Ahmad Masood/Reuters/File
A man walks past heaps of burning coal, used for cooking purposes, at Dhanbad district in the eastern Indian state of Jharkhand. Despite progress in clean energy, coal remains the world's most dominant fuel, providing more than 40 percent of the world's electricity.

US extends crackdown on coal overseas

The US will end financial support for new coal projects overseas, except in narrowly defined circumstances, to address rising greenhouse-gas emissions. Can clean energy alone alleviate energy poverty?

President Obama has long made cleaner energy a priority of his domestic agenda. Increasingly, it's playing out in his foreign policy.

The US will end financial support for new coal projects overseas, except in narrowly defined circumstances, the Department of Treasury announced Tuesday. The policy is an extension of the climate plan Mr. Obama introduced in June, and builds on the Treasury Department's previous efforts to curb global investment in coal by the World Bank and other development organizations.

It's aim is to address the global threat of rising emissions with global action, recognizing that the emissions reductions made in Western economies are more than offset by huge gains in the developing world.

Widespread poverty complicates such an effort, given that more than 1.3 billion people are without access to electricity. In many parts of the world, coal offers a cheap and reliable solution, but there's hope the developing world could "leapfrog" such carbon heavy fuels with solar, wind, and other renewable fuels.   

"As developing economies embark on a journey towards a clean energy future, today's announcement marks an important step in helping them reach this goal," Treasury Under Secretary for International Affairs Lael Brainard said in a statement. "By encouraging the use of clean energy in multilateral development bank projects, we are furthering U.S. efforts to address the urgent challenges of climate change."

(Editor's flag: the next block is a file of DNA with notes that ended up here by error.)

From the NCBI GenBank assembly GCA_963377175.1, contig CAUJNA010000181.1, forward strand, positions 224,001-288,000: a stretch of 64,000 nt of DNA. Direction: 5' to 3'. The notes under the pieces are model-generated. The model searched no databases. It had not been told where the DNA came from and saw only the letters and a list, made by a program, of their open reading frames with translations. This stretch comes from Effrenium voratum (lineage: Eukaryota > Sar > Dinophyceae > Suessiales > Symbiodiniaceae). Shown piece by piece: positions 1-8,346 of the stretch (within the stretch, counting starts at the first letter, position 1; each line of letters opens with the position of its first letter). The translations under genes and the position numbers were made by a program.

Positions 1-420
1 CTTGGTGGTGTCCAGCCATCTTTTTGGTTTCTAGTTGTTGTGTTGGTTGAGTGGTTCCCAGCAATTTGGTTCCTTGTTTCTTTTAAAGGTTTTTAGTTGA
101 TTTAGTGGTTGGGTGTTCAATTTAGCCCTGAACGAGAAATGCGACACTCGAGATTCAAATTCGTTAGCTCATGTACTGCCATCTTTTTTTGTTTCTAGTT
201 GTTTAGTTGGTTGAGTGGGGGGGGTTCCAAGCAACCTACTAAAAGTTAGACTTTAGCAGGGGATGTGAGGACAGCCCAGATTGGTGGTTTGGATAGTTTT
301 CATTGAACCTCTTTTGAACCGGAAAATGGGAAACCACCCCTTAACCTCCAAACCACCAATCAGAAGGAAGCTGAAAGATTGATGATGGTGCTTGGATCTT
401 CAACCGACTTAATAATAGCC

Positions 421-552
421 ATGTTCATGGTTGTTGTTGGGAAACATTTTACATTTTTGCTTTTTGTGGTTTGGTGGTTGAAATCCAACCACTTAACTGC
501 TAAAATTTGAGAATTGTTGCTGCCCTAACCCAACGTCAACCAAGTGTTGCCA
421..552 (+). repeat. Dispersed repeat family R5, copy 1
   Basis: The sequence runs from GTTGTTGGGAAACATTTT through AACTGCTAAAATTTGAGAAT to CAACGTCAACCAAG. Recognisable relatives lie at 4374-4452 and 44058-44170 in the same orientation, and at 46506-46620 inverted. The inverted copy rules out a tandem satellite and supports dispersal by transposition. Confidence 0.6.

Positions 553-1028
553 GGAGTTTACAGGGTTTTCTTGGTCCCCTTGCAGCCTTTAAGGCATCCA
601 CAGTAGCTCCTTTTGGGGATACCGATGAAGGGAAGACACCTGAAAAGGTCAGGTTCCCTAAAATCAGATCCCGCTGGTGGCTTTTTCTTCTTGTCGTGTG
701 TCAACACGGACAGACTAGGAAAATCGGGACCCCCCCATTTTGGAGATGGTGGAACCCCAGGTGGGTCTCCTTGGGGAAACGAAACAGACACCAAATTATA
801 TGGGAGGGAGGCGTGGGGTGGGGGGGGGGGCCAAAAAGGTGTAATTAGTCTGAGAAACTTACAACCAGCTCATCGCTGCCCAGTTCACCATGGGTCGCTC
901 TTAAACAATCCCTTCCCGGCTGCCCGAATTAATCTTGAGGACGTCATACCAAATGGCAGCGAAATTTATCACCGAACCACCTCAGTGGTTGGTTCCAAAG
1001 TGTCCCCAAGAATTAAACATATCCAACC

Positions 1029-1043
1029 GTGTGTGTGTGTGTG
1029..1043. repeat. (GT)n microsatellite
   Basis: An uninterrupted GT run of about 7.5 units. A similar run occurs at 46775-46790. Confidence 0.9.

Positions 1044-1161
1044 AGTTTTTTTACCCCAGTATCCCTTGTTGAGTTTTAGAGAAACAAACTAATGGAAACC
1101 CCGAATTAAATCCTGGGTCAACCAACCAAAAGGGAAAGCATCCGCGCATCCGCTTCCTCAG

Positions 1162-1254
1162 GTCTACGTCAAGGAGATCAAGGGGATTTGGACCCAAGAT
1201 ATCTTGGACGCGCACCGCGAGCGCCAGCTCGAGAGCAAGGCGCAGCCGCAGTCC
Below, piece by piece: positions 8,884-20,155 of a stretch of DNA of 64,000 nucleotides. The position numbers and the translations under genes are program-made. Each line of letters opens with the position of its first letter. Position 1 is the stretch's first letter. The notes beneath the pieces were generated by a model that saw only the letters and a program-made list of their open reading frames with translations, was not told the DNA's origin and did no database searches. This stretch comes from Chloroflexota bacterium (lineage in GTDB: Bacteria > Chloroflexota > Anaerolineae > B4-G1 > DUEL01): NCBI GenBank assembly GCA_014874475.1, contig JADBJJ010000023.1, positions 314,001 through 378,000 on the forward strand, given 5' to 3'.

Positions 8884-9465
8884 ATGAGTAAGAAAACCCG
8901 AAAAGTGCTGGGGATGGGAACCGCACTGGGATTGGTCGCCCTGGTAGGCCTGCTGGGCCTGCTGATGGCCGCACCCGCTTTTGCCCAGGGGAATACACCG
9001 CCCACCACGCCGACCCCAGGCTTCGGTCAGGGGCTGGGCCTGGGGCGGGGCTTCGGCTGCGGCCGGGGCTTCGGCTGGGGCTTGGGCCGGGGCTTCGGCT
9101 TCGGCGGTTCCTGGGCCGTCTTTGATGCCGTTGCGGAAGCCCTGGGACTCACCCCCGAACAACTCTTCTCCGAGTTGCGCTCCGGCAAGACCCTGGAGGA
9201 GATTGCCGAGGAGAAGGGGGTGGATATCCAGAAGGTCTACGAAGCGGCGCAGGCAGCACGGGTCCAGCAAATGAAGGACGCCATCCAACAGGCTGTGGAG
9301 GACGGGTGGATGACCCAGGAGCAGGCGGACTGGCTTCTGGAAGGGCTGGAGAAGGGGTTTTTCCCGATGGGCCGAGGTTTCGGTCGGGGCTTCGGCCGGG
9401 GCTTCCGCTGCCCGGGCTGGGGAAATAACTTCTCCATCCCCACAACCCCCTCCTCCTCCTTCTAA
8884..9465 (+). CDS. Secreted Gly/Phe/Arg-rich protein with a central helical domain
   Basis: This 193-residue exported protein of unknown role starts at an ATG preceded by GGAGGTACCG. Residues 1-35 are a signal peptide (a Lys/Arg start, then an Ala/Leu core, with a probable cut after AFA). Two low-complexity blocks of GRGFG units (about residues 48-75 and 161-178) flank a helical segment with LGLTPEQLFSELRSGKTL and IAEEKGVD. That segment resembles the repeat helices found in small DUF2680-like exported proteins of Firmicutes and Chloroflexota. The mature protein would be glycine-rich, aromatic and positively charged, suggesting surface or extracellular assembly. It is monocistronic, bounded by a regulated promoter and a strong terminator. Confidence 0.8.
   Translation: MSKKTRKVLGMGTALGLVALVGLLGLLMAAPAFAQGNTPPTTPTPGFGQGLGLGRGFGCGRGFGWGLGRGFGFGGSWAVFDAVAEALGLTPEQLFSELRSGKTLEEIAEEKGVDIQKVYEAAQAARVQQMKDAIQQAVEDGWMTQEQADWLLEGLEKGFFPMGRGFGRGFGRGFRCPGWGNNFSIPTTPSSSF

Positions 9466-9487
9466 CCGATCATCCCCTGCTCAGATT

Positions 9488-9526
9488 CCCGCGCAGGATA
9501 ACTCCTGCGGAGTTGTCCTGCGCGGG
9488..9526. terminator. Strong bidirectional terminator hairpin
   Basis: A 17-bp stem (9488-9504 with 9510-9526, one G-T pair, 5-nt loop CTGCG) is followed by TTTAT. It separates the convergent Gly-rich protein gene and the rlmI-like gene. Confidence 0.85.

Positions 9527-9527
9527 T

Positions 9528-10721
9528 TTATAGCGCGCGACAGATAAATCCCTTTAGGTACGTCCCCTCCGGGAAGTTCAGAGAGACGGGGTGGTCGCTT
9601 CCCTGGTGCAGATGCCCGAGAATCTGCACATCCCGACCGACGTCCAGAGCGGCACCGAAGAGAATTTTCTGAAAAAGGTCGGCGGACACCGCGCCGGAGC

Despite progress in clean energy, coal remains the world's most dominant fuel, providing more than 40 percent of the world's electricity. That's especially true in places like China and India, where widening middle classes are driving up demand for cheap, stable electricity. China consumed 47 percent of the world's coal in 2010, according to the US Energy Information Administration

Widespread use of coal has propped up emissions in developing countries, offsetting reductions made in the US and parts of Europe. Global energy consumption is projected to grow by 56 percent between 2010 and 2040, according to EIA, helping to increase carbon-dioxide emissions by 46 percent over the next 30 years.

With few exceptions, the US Treasury will now stop funneling money to coal projects by the World Bank and other development institutions. In fiscal year 2012, the World Bank spent $8.2 billion on energy projects across the globe, the majority of which were in Europe, Central Asia, and sub-Saharan Africa. More than two-thirds of that financing went to low-carbon projects including energy efficiency and renewable energy. The US is the largest shareholder in the World Bank and is the only country that retains veto power over changes in the Bank’s structure.